Egyptian authorities are attempting to cover up the deaths of more than two dozen killed in protests marking the 25 January Revolution last weekend, according to an Amnesty International report published Sunday.
Security forces are accused of repeatedly using excessive force to disperse demonstrations in the period between 23-26 January, while also failing to intervene in clashes between residents and protesters to stop the violence.
“Official investigations ordered into the killings appear aimed at whitewashing mounting evidence of the security forces’ ruthless and unlawful actions,” Amnesty International said.
Prosecutors have threatened eyewitnesses with arrest, and have refused to disclose where the detained protesters were being held, the report stated. Human rights lawyers told Amnesty International that their attempts to represent the detainees or to file complaints for enforced disappearance were blocked. Some detainees were tortured during investigations by intelligence services, lawyers said.
According to the report, 27 people were killed in protests in the period between 23-26 January. They include at least two women, Sondos Reda Abo Bakr and Shaimaa Al-Sabbagh, as well as a 10-year-old boy, Mina Maher. Some protesters resorted to violence and two members of the security forces were also killed.
At least two journalists were detained for their coverage of the protest, and at least 500 demonstrators and bystanders are being held in unofficial detention facilities, the report further detailed.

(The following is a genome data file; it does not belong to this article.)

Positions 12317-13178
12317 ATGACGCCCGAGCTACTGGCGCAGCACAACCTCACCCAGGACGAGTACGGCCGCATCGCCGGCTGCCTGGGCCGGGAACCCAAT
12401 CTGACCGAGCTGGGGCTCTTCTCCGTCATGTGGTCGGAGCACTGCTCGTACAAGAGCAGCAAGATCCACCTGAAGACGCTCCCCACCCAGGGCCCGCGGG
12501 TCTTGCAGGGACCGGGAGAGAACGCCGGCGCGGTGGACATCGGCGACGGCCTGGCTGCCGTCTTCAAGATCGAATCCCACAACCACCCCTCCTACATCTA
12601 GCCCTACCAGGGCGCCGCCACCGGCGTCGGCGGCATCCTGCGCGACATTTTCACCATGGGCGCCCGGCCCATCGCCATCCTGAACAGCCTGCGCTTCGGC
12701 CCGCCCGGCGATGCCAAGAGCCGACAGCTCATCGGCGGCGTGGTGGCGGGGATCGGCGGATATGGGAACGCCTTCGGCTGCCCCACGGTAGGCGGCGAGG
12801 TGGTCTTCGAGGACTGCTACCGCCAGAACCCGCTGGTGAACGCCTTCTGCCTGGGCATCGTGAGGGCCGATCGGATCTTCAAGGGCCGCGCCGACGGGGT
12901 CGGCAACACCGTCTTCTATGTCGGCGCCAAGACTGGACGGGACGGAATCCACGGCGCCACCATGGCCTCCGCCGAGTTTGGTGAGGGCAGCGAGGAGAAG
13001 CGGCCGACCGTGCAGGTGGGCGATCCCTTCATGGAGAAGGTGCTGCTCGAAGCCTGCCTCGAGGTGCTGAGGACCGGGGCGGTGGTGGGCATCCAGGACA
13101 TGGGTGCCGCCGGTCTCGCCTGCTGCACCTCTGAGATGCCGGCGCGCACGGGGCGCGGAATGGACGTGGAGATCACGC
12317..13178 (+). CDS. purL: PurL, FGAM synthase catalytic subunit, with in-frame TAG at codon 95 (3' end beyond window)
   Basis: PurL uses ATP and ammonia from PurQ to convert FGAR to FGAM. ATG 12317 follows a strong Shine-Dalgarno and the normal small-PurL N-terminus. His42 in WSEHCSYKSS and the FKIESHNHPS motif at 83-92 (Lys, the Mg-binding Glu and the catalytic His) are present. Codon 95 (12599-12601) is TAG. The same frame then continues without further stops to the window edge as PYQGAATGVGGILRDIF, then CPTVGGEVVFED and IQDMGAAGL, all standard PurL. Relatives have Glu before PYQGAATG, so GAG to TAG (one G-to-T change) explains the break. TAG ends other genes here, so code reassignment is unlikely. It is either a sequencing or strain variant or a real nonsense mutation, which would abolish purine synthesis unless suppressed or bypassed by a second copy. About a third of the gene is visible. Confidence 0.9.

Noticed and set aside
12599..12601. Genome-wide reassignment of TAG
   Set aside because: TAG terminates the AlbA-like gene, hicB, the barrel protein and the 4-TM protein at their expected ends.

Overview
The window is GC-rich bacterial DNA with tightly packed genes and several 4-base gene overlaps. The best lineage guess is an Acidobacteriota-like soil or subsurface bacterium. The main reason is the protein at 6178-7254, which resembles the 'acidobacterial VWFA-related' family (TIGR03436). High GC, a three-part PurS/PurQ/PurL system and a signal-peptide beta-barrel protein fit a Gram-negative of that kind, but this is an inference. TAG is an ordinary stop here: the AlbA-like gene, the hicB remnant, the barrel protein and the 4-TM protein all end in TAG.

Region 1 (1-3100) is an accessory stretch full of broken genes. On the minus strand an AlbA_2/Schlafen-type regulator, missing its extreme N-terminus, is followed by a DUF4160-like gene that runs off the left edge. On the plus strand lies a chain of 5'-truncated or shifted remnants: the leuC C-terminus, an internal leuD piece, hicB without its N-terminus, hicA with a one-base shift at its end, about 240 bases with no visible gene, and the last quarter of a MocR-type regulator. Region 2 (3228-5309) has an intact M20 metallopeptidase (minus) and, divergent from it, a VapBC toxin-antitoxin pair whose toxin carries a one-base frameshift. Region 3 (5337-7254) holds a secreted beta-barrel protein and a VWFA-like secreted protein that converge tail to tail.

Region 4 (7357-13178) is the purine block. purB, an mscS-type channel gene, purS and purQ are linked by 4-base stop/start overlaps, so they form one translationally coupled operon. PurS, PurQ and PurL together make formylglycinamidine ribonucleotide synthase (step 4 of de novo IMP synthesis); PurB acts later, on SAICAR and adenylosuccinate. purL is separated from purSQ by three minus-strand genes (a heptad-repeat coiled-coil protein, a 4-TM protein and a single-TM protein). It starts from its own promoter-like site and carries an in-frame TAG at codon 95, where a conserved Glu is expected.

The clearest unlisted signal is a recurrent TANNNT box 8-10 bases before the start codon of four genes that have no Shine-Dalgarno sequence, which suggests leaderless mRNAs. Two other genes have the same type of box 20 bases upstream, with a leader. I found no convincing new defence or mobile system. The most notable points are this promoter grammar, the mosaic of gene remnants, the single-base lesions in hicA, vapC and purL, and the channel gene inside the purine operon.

The statement further alluded to the shooting of Shaimaa Al-Sabbagh by security forces during a protest in downtown Cairo on 24 January.
The incident occurred when a peaceful protest arranged by the Socialist Popular Alliance Party was cleared by shotgun fire and tear gas. Al-Sabbagh was killed by birdshot.
Eyewitnesses to this incident, including Nagwa Abbas, a member of the Political Affairs Office of the socialist party, and Azza Suleiman, Chairman of the Center for Egyptian Women’s Legal Assistance, were placed under arrest after testifying being accused of protesting without authorisation and attacking security forces. The prosecutor claimed that the accusations were based on the testimonies of the witnesses. They were later released following negotiations between the lawyers and the prosecution.
Amnesty demanded in the report that the Egyptian authorities “immediately and unconditionally release all those who are detained solely for peacefully exercising their rights to freedom of expression or assembly”.
It also called on the international community to take “robust action” to address the “mounting death toll and human rights crisis” in Egypt.
It has further urged the United States and EU to continue to freeze deliveries of arms and equipment that may aid human rights violations by security forces.
Although Egypt is currently facing a security threat where the safety of Egyptians must be ensured, the watchdog contended that the Egyptian authorities cannot do so by trampling on human rights and ignoring their obligations under international law.
The Ministry of Interior could not be reached for comment.
Moreover, eight Egyptian civil society organisations have also strongly condemned the extrajudicial killing of demonstrators carried out by Egyptian security forces on 24 and 25 January, in a joint press release issued on 28 January.
The human rights situation in Egypt has received wide-scale criticism from international and local human rights organisations in the past year. The Egyptian Initiative for Personal Rights (EIPR) reported that most of the rights and freedoms safeguarded by the constitution were ignored while some were flagrantly violated by the government.
Egypt has been provided with 300 recommendations by the United Nations Human Rights Council, following its Universal Periodic Review (UPR) in Geneva in November 2014. This was Egypt’s second UPR. In its first review in 2010 it received 165 recommendations.